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What is the environmental impact of e-readers compared to paper books? This question has kept experts running in mathematical circles ever since e-reader sales boomed in 2007. There are literally dozens of factors that could be weighed in determining the eco-friendliness of e-readers. How many trees must be cut down to manufacture the product? How much water is used to produce one e-reader? One paper book? How much electricity and fossil fuels are consumed in the manufacturing process? How many nonrenewable natural resources are used? What about toxic chemicals? These are just a sampling of the questions environmental experts are asking. I’ve gone as deep in my research as one possibly can using the internet, and have come out more confused than ever. So instead of trying to answer these questions comprehensively, I’m instead going to outline the myriad of factors that must be weighed when trying to figure out the environmental impact of e-readers and paper books, draw my own conclusions, and let you do the same.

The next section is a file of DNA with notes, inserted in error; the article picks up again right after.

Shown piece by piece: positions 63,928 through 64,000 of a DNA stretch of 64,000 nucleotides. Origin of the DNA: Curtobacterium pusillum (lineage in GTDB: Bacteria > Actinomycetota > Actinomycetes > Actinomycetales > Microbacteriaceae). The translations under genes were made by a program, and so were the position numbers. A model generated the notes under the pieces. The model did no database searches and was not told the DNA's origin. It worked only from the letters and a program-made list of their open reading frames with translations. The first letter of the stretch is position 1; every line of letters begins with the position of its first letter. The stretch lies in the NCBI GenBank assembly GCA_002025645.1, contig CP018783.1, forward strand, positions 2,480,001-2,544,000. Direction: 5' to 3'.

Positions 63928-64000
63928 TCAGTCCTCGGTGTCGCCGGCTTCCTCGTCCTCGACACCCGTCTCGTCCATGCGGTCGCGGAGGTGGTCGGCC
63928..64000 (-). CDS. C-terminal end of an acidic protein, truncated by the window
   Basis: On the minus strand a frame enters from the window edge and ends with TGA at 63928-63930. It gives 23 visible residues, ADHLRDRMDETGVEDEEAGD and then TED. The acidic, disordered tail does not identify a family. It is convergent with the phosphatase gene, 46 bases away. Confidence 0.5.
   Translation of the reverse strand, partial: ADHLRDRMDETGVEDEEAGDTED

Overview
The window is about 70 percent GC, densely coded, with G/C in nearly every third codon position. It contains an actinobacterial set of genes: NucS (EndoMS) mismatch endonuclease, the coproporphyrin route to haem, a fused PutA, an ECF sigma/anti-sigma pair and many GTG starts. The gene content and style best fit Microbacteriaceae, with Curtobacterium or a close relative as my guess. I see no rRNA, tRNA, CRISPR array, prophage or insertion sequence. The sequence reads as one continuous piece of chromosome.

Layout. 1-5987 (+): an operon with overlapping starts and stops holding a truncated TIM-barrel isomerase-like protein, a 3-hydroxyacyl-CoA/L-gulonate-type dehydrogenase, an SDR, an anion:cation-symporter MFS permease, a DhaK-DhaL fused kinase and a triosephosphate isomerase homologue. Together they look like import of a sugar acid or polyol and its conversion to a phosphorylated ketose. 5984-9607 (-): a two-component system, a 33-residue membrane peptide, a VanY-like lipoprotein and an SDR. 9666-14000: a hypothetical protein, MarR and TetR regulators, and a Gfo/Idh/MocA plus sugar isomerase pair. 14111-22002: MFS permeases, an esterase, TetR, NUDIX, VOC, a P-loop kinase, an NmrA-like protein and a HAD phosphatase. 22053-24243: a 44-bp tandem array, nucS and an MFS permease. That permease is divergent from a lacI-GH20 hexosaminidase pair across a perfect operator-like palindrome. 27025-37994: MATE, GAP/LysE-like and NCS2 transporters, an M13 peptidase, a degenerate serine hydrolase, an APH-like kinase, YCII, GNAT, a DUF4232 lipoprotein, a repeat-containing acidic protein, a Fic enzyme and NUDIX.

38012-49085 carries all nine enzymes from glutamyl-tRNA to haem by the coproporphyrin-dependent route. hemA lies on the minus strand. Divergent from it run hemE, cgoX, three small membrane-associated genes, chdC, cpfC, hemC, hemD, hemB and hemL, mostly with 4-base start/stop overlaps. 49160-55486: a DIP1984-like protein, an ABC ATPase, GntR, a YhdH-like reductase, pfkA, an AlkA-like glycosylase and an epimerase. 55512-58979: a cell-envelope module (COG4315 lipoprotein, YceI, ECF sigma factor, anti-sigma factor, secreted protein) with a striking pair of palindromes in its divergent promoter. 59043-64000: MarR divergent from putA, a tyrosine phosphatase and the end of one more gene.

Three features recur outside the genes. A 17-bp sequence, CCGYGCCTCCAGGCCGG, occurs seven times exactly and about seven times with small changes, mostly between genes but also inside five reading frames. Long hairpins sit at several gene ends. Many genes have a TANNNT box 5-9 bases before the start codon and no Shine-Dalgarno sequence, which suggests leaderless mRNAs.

Every year, the publishing industry uses over a hundred billion gallons of water to print untold numbers of books. Researchers estimate that seventy nine gallons of water are needed to manufacture one e-reader and seven gallons for one printed book (two gallons if the book is printed on recycled paper). E-books require a little under two cups of water to produce. Doing the math, an e-reader becomes more efficient in its water use after reading about a dozen books on it.1 It’s realistic to expect that someone who spends $150 on an e-reader will read at least that many books on it during its lifetime, so in this category, the e-reader obviously comes out on top.
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